Working "on the ground" is not for everyone. Events like those that have happened this week remind me that good intentions, a soft heart, and a giving spirit is not enough...and not necessarily what our communities need. We must have a strong commitment to spotting leadership and working with people to equip them with the resources they need to fulfill their goals. We must believe in creating safe communities with and for the people in those communities as much as we want them for ourselves. We must listen to our neighbors to know which systems and activities in the community need to be challenged. We must work with them and for them to challenge broken systems that are in place...despite the resistance that I promise you will face if you are fighting with and for people in poverty. We must create relationships with all people so that those who have been hurt so long can trust us and those who are hurting themselves will understand that we have such a love and concern that we are here to help when they get ready...though also letting them know that may not mean they get to be a part of our stuff in the meantime. For some, we have to remove them from our programs until they are ready so that their behaviors don't hinder the majority who simply need resources, information, and guidance, and are so ready to access what is available. We must realize coddling and charity doesn't help long term progress.
After weeks, days, and/or moments like I've had this week, I could give up. I haven't quite felt like that, but I have contemplated getting to my bed, pulling the covers over my head, and curling up in a fetal position. First hand experience with these incidents definitely makes me realize how messed up our world is. It makes me realize how little I am in this world. I've had moments of being extremely irritated at God for this stupid idea of "free will." But these moments also makes me pray, reflect, and refocus.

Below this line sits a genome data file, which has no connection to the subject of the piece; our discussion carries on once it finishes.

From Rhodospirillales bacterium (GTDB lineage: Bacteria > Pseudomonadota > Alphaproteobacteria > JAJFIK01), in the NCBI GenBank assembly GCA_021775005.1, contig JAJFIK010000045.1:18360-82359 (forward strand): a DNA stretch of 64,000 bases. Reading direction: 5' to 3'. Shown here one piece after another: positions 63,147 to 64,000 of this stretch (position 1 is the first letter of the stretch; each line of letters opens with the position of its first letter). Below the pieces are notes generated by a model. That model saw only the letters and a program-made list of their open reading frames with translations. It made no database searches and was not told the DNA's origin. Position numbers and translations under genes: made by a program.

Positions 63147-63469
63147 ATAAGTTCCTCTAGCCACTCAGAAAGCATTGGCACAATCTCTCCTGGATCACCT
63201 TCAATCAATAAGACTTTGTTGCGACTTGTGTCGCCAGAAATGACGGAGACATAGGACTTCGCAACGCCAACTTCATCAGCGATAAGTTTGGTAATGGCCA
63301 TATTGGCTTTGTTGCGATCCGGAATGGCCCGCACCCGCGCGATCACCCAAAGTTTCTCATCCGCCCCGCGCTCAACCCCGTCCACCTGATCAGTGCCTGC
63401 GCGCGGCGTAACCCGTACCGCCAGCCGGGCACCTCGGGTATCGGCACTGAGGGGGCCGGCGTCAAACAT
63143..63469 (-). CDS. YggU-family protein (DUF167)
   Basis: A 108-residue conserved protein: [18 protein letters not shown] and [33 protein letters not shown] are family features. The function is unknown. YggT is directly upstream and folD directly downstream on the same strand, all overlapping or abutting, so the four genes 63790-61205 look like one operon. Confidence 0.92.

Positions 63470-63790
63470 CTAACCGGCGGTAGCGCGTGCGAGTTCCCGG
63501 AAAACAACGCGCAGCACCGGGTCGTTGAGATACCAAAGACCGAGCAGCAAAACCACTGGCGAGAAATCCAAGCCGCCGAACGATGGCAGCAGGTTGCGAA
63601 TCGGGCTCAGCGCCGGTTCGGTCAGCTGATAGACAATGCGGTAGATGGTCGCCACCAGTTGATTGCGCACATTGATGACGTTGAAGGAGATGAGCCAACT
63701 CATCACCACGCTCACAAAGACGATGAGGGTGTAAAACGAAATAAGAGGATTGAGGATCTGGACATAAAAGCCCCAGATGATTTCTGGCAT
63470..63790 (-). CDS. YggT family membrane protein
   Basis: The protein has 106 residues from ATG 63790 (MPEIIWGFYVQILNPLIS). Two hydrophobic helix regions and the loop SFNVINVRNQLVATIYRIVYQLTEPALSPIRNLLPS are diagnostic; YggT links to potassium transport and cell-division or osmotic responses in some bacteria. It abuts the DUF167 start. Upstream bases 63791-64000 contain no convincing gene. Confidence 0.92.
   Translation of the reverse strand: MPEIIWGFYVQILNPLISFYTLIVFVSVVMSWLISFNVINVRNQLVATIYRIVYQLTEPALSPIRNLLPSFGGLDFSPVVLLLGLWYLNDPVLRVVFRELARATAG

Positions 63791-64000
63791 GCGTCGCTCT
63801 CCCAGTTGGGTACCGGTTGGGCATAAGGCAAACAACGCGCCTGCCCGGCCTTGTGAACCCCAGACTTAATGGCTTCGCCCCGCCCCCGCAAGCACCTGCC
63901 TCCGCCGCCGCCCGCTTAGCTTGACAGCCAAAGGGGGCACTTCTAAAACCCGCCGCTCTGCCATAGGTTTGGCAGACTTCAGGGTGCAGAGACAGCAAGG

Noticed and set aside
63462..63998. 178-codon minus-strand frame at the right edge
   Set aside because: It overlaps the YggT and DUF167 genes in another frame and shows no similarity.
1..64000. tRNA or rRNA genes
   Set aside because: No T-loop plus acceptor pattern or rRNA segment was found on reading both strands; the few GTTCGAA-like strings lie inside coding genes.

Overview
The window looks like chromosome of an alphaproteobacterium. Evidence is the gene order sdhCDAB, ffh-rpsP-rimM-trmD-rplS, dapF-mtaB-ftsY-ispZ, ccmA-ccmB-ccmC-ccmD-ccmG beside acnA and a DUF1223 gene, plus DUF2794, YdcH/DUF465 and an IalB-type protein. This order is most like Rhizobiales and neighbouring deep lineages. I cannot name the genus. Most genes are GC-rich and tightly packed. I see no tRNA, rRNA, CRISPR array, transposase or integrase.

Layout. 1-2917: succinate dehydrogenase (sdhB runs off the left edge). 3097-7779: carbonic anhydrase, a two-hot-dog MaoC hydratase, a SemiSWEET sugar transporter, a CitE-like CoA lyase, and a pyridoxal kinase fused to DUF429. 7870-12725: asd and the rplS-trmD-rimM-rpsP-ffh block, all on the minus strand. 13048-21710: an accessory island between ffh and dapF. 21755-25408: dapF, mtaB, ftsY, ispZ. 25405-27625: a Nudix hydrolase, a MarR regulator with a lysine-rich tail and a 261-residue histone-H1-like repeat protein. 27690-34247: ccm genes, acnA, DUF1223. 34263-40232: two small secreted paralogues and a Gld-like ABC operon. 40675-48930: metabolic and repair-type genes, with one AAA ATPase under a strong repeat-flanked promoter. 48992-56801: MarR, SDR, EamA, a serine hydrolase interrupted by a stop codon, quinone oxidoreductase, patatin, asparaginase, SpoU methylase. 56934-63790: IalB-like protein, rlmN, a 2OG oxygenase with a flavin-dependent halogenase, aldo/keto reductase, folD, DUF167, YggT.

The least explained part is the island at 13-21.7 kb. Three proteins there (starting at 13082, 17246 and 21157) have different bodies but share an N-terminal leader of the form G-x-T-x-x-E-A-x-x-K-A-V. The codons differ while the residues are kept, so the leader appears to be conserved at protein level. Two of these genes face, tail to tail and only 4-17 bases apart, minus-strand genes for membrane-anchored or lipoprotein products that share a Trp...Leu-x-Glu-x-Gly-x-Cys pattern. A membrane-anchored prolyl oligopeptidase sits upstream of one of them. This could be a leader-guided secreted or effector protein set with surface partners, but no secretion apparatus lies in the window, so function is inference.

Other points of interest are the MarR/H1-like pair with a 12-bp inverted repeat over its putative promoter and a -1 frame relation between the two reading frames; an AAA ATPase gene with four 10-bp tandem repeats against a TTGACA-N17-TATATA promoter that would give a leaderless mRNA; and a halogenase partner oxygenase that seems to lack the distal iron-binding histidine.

Every time stuff like this happens, though, I am always reminded of the rest of the people in the community who have no choice but to deal with those kinds of things on a more regular basis than I do because of their income...because of the broken systems...because of their lack of connections.
It is because of them, I see hope.
This morning when Mr. McCoy's name popped up on my phone, I was very tempted not to answer. Yet, when I did, he simply wanted to know the time for the Financial Education classes that are starting in a few weeks. He and Ms. Leslie (who have already graduated from the class) are recruiting people...on a Saturday morning...in the lobby at CityWalk...without any of the rest of us there.
Now that's leadership!
That demonstrates what our community is all about.
That defines our community.
And that is what keeps me going.
It's the Mr. McCoy's and Ms. Leslie's of our community (and there are a lot of them) who deserve a safe community with lots of opportunities and activities. Because of them, this tough week is just a fading spot on the radar.
They are the reason I continue.